Jack Vance, The Dying Earth (1950)

Jack Vance, Den döende jorden [The Dying Earth] (1983 - Delta Science Fiction [158], Sweden), uncredited cover artist.
Jack Vance, Den döende jorden [The Dying Earth] (1983 – Delta Science Fiction [158], Sweden), uncredited cover artist.

The Dying Earth is the first Jack Vance novel I have read, but it left me wanting for more. This is good stuff.

As title suggests, the Earth is really dying. The sun is red, the old civilizations gone and replaced with a world of magic. There are scary creatures lurking in the forests, and little pockets of humans in different valleys seem to have developed into strange, indolent tribes, each with its own quirks. The purists among us would say that this is a fantasy novel, and not a SF novel. But I dont care – this is a fascinating sliver of Earth, set in a distant future, decadent and decaying, and a story told in believable and beautiful prose.

In this far future, the post-modern society has forgot most technologies. What is left is a hundred spells, each so complicated that the magician needs to read and remember them in full in order to cast them. The very best magicians can only remember up to a handful of spells at any given time, and once cast they have to be reread in order to be cast again. Only one magician knows all spells – that’s Pandelume, who lives on the abandoned Moon.

The novel consists of eight stories that are but loosely connected. It is the story of Turjan, a magician who travels to Pandelume in order to learn how to create functional humans through magic, and a follow-up story of how this created prodigy saves him from an even worse, more evil magician. There are stories about quests for lost knowledge, of libraries under the earth infested with demons, and strange places with peculiar folks and habits. One tribe even have domesticated humans as walkers, instead of horses, and feasts on their flesh.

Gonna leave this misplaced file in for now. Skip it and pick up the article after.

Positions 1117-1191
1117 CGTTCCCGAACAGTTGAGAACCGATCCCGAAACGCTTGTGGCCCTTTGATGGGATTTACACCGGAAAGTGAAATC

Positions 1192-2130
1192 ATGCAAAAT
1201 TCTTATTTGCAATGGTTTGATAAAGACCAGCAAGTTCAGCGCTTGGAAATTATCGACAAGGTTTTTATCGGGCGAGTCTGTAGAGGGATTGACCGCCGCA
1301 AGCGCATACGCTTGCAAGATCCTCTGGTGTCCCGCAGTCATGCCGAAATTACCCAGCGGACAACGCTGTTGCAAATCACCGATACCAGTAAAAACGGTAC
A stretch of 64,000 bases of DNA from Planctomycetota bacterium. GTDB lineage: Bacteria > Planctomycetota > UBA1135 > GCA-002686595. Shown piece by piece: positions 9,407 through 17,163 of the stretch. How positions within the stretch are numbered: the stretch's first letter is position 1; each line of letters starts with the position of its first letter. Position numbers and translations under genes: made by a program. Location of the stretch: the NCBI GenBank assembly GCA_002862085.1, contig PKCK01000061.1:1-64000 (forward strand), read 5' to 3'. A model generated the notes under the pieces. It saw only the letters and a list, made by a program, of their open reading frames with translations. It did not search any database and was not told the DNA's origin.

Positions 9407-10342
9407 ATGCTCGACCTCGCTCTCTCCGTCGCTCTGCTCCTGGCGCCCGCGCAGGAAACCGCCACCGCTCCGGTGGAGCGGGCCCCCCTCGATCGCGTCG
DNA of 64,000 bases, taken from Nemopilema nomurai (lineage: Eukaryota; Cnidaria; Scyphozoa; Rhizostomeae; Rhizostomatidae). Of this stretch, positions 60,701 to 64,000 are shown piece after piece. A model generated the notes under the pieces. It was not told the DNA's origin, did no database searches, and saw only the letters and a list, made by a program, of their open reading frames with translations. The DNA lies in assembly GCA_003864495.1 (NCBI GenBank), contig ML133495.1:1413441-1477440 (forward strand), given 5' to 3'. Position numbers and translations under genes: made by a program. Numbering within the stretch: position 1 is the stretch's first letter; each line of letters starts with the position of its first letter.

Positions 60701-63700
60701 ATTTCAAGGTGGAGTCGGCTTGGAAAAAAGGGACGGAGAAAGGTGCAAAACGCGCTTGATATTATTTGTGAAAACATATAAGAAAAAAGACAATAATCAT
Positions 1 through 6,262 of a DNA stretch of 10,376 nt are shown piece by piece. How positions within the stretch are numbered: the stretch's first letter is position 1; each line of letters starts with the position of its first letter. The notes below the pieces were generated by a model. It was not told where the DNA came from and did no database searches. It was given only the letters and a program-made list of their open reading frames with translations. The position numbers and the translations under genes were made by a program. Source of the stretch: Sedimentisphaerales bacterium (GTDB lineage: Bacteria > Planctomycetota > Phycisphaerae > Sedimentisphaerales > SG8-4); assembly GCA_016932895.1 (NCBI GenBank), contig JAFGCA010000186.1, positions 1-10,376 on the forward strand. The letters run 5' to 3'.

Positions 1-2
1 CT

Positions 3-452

Actually, what I do want to say is: read this book. And then go and read more of Jack Vance – I know I will.

Jack Vance, The Dying Earth (1950), uncredited cover artist.
Jack Vance, The Dying Earth (1950), uncredited cover artist. A lovely pulpish cover, complete with a nude woman draped in shower curtain and a flying long-nosed condor. The guys in fishermen hats in the front could do with some trimming of eyebrows.

 

Jack Vance, The Dying Earth (1969), cover artist Ed Emshwiller.
Jack Vance, The Dying Earth (1969), cover artist Ed Emshwiller. Graphic cover, good colours, and a lovely black organic machine with kissing lips!

 

Jack Vance, The Dying Earth (1972), cover artist Chris Foss.
Jack Vance, The Dying Earth (1972), cover artist Chris Foss. A Whomping Willow on the cover long before Harry Potter was even borne.

 

Jack Vance, The Dying Earth (1977), uncredited cover artist.
Jack Vance, The Dying Earth (1977), uncredited cover artist. Oh, here I am fighting one of the evil enemies of the Gummy Bears!

 

Jack Vance, The Dying Earth (1979), uncredited cover artist.
Jack Vance, The Dying Earth (1979), uncredited cover artist. Harmonic cover. Or, actually, too harmonic in my humble opinion.

 

Jack Vance, The Dying Earth (1986), cover artist Victoria Poyser.
Jack Vance, The Dying Earth (1986), cover artist Victoria Poyser. Robin Hood is offering a flower to a maiden on horseback. And some plantfolks in the front…

 

Jack Vance, Un Monde Magique [The Dying Earth] (1992), cover artist Michelangelo Miani.
Jack Vance, Un Monde Magique [The Dying Earth] (1992), cover artist Michelangelo Miani. In the future we will… have strange swim gear.
Jack Vance, De stervende Aarde [The Dying Earth] (1974), cover artist Bruynel.
Jack Vance, De stervende Aarde [The Dying Earth] (1974), cover artist Bruynel. The Flying Dutchman, in space?
Jack Vance, De Stervende Aarde [The Dying Earth] (1994), cover artist Michael Whelan.
Jack Vance, De Stervende Aarde [The Dying Earth] (1994), cover artist Michael Whelan. The robed guy is either entering or exiting the wooden vagina sculpture.
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